The tablet-sized solar panels that locals carry to charge their cell phones are the only signs of technology. They definitely look odd and out of place.
Endemic Shrubs and Sea of Wildflowers
The Kniphofia linearifolia (red-hot-poker marsh) is found in the wetlands of the valley bottoms. They flower in early February and creates a sea of orange and yellow. These provide food for many bird species. Up to 40 pairs of malachite sunbirds have been spotted at a time during this special showing.
The area below 2000 metres is classified as montane grasslands. It is dominated by Protea dracomontana and watsonia socium. The former is a dwarf protea common on grassy slopes over sandstone.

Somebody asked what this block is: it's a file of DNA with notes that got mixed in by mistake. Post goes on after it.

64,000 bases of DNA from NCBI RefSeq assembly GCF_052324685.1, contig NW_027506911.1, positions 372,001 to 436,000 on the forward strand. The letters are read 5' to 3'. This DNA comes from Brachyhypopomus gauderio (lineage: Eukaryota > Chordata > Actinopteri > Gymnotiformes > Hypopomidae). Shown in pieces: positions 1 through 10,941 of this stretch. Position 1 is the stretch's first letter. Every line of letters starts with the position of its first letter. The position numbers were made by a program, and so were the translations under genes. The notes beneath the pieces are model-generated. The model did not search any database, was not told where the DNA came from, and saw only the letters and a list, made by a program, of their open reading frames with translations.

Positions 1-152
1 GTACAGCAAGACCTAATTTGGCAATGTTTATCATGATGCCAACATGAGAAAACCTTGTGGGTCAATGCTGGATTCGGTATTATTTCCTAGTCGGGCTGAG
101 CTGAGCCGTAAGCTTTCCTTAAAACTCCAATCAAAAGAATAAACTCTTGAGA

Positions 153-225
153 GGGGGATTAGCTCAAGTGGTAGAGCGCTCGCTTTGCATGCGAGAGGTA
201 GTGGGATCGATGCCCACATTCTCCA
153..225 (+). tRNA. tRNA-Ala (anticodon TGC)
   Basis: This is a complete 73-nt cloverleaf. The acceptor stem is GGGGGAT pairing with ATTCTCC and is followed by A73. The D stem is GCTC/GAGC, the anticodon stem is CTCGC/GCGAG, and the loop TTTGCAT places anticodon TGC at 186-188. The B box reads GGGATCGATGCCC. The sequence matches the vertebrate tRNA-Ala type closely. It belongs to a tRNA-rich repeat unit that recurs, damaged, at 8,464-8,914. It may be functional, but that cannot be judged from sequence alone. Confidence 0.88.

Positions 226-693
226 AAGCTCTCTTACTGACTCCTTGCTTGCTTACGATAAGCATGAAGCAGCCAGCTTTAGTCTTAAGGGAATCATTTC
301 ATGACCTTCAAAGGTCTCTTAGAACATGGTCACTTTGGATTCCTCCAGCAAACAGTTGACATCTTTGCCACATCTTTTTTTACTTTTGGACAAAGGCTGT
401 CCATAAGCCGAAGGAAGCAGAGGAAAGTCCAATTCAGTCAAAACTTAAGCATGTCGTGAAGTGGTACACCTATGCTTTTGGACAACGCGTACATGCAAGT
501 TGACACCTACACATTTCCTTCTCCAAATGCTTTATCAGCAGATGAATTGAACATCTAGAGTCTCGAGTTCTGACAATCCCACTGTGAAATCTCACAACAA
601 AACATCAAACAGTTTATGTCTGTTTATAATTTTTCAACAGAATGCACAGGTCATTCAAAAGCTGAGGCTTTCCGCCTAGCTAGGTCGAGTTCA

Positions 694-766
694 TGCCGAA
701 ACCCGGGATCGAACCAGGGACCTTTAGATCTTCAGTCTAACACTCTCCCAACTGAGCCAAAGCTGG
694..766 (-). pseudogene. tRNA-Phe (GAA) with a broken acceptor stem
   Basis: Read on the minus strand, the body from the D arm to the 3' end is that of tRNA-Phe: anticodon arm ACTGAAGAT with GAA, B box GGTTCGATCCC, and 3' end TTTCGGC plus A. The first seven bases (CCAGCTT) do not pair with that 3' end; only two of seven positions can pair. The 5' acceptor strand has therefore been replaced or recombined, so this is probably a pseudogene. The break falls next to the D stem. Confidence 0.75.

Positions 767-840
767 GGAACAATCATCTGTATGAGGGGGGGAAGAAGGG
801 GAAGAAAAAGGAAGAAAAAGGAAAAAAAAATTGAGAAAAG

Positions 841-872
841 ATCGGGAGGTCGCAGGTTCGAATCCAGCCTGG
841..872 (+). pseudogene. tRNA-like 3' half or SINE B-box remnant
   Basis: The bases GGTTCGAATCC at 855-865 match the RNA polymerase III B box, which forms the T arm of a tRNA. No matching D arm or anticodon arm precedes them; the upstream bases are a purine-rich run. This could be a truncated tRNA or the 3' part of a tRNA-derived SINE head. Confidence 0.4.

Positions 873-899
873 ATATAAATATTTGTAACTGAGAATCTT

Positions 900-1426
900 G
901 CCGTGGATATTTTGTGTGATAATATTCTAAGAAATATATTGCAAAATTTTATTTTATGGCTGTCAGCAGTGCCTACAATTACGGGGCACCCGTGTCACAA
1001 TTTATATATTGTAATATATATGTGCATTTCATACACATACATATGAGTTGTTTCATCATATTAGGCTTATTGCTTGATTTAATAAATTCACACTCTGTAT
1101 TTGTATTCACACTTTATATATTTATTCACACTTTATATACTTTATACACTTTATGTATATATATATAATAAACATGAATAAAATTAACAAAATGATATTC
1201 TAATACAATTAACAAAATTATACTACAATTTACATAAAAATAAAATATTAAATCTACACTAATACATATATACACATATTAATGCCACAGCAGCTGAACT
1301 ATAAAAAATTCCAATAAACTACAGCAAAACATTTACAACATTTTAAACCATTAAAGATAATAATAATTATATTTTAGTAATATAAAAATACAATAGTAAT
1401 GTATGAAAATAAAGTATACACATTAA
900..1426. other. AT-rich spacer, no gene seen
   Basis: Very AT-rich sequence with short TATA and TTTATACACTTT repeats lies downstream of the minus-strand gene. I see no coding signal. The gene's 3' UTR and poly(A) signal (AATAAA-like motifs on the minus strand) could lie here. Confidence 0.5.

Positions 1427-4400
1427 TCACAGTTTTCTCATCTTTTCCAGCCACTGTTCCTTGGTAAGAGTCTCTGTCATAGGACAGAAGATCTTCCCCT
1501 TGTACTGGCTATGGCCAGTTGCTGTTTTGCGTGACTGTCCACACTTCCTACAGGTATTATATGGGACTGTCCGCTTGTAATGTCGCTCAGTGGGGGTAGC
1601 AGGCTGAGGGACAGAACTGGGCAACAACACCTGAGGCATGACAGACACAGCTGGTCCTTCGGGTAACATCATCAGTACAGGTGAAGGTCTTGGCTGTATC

Other protea species also occur up to 2375 metres. These include the fire resistant Protea coffra and Protea roupelliae. Protea subvestita, identified as vulnerable, is fire sensitive. They are, therefore, found in boulder beds that offer some fire protection. The Sani Pass is one of the few places in the Drakensberg where the public can easily see these.
Once you passed the 2000 metre mark, you will enter the Alpine belt. There, the landscape is characterised by tussock and tufted grasses. Rare and endemic shrubby species provide sources of wonder. From 2100 metres to near the summit, wildflower species add splendid pops of colour. These include the Helicrysum, Euryops, Erica and Passerina.
Higher up, sandstone is replaced by basalt. There, the cliffs are decorated by bright red Gladiolus flanaganii. Also known as suicide gladioli, they got their name because they are so difficult to reach.
All this beauty and diversity can be overwhelming. However, don’t forget to look for eland and mountain reed buck. You may also want to watch out for grey rhebok and Sloggett’s ice rats. All these you can do while slowly navigating the scary switchbacks up to the Lesotho border.
Activities to do in Sani Pass